Skip to main content

Search
News

Seattle Children's researcher finds genetic link for autism in unborn babies(1)

|

Seattle Children's researcher finds genetic link for autism in unborn babies(1)

July 07, 2014

http://www.bizjournals.com/seattle/blog/health-care-inc/2014/07/seattle-childrens-researcher-finds-genetic-link.html?iana=ind_health

 

Source - Puget Sound Business Journal


A researcher at Seattle Children’s Hospital and Research Institute has found a genetic identifier for autism that includes physical features that may eventually allow clinicians to identify babies who are at risk for autism before they are born. This is the first time a genetic mutation has been linked to autism. Dr. Raphael Bernier, clinical director of Seattle Children’s Autism Center and Associate Professor at the University of Washington, who led the research in collaboration with 13 institutions worldwide, has discovered a mutation of the CHD8 gene that, in addition to significantly increasing a child’s risk of developing a specific subtype of autism, also causes several physical traits and symptoms that are unique to children with the same subtype of autism.

Press Contacts for Media Interviews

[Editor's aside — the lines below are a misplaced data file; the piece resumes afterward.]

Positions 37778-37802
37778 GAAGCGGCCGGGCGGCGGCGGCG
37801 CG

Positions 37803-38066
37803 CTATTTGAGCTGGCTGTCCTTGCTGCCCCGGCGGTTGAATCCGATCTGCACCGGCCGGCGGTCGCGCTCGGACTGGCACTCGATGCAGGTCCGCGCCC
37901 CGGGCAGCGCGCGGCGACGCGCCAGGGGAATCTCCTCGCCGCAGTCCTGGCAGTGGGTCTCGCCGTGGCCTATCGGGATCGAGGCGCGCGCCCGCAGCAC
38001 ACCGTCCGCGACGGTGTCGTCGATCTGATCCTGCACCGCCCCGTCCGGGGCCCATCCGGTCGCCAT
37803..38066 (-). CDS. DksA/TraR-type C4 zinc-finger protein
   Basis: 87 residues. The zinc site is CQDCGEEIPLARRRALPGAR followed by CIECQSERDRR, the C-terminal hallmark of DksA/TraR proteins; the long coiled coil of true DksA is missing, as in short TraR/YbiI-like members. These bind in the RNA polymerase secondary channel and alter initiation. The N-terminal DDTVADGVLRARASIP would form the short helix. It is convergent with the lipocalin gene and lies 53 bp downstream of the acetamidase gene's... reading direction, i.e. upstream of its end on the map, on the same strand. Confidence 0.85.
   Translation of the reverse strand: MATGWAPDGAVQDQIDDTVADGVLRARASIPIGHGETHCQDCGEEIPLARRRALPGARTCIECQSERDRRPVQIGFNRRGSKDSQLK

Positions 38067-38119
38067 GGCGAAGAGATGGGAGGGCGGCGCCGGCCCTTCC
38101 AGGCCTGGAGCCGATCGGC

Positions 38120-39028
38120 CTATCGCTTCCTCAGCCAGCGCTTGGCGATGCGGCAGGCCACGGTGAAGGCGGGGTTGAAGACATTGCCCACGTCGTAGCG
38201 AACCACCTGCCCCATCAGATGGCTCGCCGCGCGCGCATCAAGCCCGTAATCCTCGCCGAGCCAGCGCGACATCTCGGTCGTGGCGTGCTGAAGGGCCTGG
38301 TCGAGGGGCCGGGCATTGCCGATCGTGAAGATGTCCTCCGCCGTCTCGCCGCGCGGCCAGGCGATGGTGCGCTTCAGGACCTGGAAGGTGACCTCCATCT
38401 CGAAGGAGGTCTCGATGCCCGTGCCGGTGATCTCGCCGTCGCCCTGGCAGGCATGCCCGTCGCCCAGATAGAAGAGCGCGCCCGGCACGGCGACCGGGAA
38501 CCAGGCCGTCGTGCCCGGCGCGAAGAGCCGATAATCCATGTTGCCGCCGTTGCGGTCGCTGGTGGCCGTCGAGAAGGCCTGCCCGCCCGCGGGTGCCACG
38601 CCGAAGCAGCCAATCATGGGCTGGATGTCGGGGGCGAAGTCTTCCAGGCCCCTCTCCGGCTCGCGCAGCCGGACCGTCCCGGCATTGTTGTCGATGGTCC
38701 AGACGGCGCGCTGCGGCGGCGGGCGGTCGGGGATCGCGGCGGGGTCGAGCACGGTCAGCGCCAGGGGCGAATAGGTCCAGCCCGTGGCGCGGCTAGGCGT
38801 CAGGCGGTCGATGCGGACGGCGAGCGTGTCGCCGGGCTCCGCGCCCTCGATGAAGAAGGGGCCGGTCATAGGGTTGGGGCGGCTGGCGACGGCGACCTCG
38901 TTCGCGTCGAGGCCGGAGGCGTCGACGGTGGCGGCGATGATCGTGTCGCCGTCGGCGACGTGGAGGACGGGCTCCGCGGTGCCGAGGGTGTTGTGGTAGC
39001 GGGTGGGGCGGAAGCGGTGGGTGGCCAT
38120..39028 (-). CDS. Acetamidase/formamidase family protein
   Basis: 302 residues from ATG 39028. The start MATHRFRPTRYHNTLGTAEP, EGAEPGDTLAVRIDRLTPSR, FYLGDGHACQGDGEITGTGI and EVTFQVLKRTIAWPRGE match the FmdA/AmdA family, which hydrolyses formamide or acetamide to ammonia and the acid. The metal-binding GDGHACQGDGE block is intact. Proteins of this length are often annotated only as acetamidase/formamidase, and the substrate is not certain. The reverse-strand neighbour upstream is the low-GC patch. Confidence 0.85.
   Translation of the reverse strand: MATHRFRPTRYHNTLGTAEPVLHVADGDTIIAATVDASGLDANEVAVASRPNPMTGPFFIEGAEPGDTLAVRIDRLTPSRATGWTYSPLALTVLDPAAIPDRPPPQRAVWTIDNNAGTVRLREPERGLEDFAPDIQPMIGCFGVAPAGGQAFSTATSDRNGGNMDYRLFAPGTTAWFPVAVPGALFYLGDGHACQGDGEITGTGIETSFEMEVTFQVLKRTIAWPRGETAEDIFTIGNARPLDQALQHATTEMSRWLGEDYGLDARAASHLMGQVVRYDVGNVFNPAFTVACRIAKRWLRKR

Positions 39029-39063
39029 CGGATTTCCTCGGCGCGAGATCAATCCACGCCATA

Email for Media Interviews
press@seattlechildrens.org
Phone for Media Interviews
206-987-4500
Monday through Friday
8:30 a.m. to 5:30 p.m. Pacific time (non-holidays)
Urgent After Hours for Media Interviews
206-987-2000
Call switchboard to page Media Relations staff on call

Latest News

Doctor’s Advice: How to enjoy the hot weather safely
7.11.14 — Q13 Fox

Dr. Tony Woodward, medical director of emergency services at Seattle Children’s, discusses how to enjoy the hot weekend weather ... cont.

Teen Patient Gives MTV-Style Tour Of Seattle Children's Hospital
7.11.14 — Evening Magazine

A local teenager is using the “MTV Cribs” show format to show off an unlikely place: Seattle Children’s Hospital. This is the ... cont.

Seattle Scientist Trying To Disrupt HPV, Which Hacks Your Cells To Cause Cancer
7.11.14 — KPLU Radio

Most sexually-active people will pick up human papillomavirus at one time or another, and it’s very dangerous for a small ... cont.